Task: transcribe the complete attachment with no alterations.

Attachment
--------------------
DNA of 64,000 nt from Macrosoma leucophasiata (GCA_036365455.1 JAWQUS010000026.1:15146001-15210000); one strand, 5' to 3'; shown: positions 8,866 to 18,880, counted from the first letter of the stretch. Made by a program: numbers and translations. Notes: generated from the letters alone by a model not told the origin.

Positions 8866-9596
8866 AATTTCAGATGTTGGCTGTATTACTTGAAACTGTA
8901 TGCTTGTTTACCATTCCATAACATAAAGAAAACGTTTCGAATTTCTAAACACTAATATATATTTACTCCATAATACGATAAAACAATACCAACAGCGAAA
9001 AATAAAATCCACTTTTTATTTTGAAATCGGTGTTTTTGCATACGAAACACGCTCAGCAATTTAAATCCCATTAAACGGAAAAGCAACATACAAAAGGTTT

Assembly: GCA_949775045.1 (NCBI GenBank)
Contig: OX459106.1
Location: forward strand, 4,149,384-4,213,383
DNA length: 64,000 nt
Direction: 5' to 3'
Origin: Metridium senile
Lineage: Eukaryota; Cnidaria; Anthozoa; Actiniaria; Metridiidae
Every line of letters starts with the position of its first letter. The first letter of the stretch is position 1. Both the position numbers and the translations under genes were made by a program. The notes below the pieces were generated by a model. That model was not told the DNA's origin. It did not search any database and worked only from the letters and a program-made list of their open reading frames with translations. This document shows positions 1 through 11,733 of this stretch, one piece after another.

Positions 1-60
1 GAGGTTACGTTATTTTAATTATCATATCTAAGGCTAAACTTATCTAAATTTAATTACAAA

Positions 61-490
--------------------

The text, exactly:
DNA of 64,000 nt from Macrosoma leucophasiata (GCA_036365455.1 JAWQUS010000026.1:15146001-15210000); one strand, 5' to 3'; shown: positions 8,866 to 18,880, counted from the first letter of the stretch. Made by a program: numbers and translations. Notes: generated from the letters alone by a model not told the origin.

Positions 8866-9596
8866 AATTTCAGATGTTGGCTGTATTACTTGAAACTGTA
8901 TGCTTGTTTACCATTCCATAACATAAAGAAAACGTTTCGAATTTCTAAACACTAATATATATTTACTCCATAATACGATAAAACAATACCAACAGCGAAA
9001 AATAAAATCCACTTTTTATTTTGAAATCGGTGTTTTTGCATACGAAACACGCTCAGCAATTTAAATCCCATTAAACGGAAAAGCAACATACAAAAGGTTT

Assembly: GCA_949775045.1 (NCBI GenBank)
Contig: OX459106.1
Location: forward strand, 4,149,384-4,213,383
DNA length: 64,000 nt
Direction: 5' to 3'
Origin: Metridium senile
Lineage: Eukaryota; Cnidaria; Anthozoa; Actiniaria; Metridiidae
Every line of letters starts with the position of its first letter. The first letter of the stretch is position 1. Both the position numbers and the translations under genes were made by a program. The notes below the pieces were generated by a model. That model was not told the DNA's origin. It did not search any database and worked only from the letters and a program-made list of their open reading frames with translations. This document shows positions 1 through 11,733 of this stretch, one piece after another.

Positions 1-60
1 GAGGTTACGTTATTTTAATTATCATATCTAAGGCTAAACTTATCTAAATTTAATTACAAA

Positions 61-490